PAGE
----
Can the U.S. Consumer Power the Recovery?

Market Drivers October 16, 2020

  • Equities flat
  • FX – all eyes on the pound
  • Nikkei -0.41% Dax 0.37%
  • UST 10Y 0.72
  • Oil $40
  • Gold $1908/oz
  • BTCUSD $11291/oz.

Asia and the EU

  • EUR CPI 0.2%

North America Open

  • USD Retail Sales 8:30

It’s been a quiet night of trade on the last day of the workweek with equity futures basically flat and FX pairs stuck in 20 pip ranges.

Last night’s dueling Town Hall meetings by President Trump and Vice President Biden produced some mild volatility in futures but in the end, there was no major headline from either event and it is doubtful that any voter changed their minds.

In Europe, the focus today is on the continuing Brexit negotiation saga with markets betting that PM Johnson will extend the self-imposed October 15 deadline. The impasse over fisheries which is a negligible part of either party’s GDP is clearly more of a political rather than economic matter and it will come down to the simple choice of whether the EU and UK are willing to sacrifice a trade deal over such an insignificant matter.

For now, the market is betting that cooler heads will prevail and that some sort of a compromise on a comprehensive trade package will be reached. Cable was mildly bid at 1.2938 in mid-morning London trade.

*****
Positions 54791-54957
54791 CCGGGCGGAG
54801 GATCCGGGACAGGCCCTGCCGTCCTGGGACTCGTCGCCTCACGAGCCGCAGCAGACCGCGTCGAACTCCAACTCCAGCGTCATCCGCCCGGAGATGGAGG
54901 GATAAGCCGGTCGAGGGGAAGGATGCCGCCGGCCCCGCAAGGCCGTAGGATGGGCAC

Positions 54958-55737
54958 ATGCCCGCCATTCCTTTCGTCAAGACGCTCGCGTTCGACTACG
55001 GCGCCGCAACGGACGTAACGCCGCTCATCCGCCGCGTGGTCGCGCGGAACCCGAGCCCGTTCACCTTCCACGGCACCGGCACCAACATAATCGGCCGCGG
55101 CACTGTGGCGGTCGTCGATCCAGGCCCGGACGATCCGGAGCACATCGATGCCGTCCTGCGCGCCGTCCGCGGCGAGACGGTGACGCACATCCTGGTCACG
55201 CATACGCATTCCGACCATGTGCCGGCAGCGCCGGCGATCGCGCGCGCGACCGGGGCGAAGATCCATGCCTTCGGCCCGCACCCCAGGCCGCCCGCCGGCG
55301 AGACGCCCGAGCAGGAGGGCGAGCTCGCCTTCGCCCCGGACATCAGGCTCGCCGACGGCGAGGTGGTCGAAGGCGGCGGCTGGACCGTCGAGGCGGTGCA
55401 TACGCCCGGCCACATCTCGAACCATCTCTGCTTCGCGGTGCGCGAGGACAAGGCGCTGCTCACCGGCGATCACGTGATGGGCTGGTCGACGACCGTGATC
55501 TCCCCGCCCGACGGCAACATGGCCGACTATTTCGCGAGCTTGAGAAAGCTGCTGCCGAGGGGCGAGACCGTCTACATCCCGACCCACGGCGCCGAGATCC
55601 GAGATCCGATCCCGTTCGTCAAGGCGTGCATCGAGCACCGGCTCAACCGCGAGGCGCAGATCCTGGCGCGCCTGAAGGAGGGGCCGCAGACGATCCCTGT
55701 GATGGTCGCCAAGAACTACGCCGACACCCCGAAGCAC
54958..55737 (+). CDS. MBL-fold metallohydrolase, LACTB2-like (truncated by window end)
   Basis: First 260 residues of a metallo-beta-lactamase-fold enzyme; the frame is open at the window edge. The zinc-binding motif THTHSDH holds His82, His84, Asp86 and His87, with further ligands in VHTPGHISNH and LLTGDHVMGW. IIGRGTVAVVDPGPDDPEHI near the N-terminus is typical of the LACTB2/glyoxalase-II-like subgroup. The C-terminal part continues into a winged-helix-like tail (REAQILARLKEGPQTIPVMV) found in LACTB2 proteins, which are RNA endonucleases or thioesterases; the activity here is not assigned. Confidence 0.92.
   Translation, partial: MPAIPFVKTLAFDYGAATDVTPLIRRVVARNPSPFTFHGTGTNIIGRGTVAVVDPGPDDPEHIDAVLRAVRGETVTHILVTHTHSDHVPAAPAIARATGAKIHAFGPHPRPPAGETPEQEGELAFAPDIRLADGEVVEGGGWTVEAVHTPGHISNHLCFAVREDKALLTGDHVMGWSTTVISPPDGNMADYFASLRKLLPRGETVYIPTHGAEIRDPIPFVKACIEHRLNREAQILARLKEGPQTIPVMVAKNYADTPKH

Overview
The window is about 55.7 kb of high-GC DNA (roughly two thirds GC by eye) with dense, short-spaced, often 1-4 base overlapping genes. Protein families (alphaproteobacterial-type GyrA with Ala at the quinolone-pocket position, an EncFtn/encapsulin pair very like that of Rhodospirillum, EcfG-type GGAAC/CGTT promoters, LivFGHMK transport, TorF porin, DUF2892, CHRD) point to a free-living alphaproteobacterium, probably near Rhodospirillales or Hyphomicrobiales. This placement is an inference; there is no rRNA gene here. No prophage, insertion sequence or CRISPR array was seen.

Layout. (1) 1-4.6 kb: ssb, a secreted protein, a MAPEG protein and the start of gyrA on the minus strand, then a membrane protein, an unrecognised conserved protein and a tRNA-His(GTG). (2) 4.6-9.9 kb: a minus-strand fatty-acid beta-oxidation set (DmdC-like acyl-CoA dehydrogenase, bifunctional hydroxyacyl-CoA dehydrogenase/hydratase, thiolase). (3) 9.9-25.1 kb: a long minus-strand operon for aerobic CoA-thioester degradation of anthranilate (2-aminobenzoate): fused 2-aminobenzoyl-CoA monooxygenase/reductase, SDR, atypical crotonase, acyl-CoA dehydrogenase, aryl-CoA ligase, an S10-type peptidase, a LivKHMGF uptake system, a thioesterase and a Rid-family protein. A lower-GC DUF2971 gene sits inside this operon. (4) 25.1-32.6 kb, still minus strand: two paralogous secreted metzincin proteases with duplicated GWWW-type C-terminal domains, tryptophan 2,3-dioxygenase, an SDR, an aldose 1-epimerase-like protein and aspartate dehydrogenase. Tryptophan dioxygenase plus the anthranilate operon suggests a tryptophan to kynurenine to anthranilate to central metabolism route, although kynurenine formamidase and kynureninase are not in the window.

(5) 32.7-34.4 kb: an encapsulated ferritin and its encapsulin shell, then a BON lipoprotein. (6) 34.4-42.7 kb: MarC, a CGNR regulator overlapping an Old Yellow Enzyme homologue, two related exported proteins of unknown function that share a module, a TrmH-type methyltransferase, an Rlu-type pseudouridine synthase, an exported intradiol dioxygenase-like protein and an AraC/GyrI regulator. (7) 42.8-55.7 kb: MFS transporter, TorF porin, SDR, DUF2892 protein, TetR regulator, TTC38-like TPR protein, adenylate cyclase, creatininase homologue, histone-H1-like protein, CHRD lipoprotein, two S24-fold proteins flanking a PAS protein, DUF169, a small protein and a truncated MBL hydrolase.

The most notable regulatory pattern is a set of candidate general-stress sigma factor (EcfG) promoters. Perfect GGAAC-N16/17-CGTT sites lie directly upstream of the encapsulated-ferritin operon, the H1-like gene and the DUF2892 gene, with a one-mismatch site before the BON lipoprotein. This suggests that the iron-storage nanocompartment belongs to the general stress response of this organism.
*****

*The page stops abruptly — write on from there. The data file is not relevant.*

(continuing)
In North America, the market will get a look at US Retail Sales data due at 12:30 GMT. The consensus view is that the number will show a modest 0.2% gain vs. -0.1% the month prior. Consumer spending is sure to become a bigger story in the market analysis into the year-end especially now that prospects on stimulus look bleak. A strong Retail Sales number would buttress the bulls’ argument that US recovery is organically strong and does not require additional stimulus as consumers and businesses return to normal capacity. A weaker than expected print would only add to the narrative that the recovery is stalling and growth is in danger of turning negative if no fiscal help is given.

A weaker than expected print could accelerate the selling into the weekend with stocks already wobbly after the negative news on stimulus talks with shorts likely to try to run the 11,000 level in Nasdaq if the numbers turn the sentiment sour.

The views and opinions expressed herein are the views and opinions of the author and do not necessarily reflect those of Nasdaq, Inc.

Boris Schlossberg

Mr. Schlossberg is a regular contributor to CNBC's Squawk Box and a commentator for CNBC Asia and CNBC Europe. His daily currency research is widely quoted by Reuters, Dow Jones and Agence France Presse newswires and appears in numerous newspapers worldwide. Mr. Schlossberg has written for SFO magazine, Active Trader and Technical Analysis of Stocks and Commodities. He is the author of Technical Analysis of the Currency Market and Millionaire Traders: How Everyday People Beat Wall Street at its Own Game, both of which are published by Wiley

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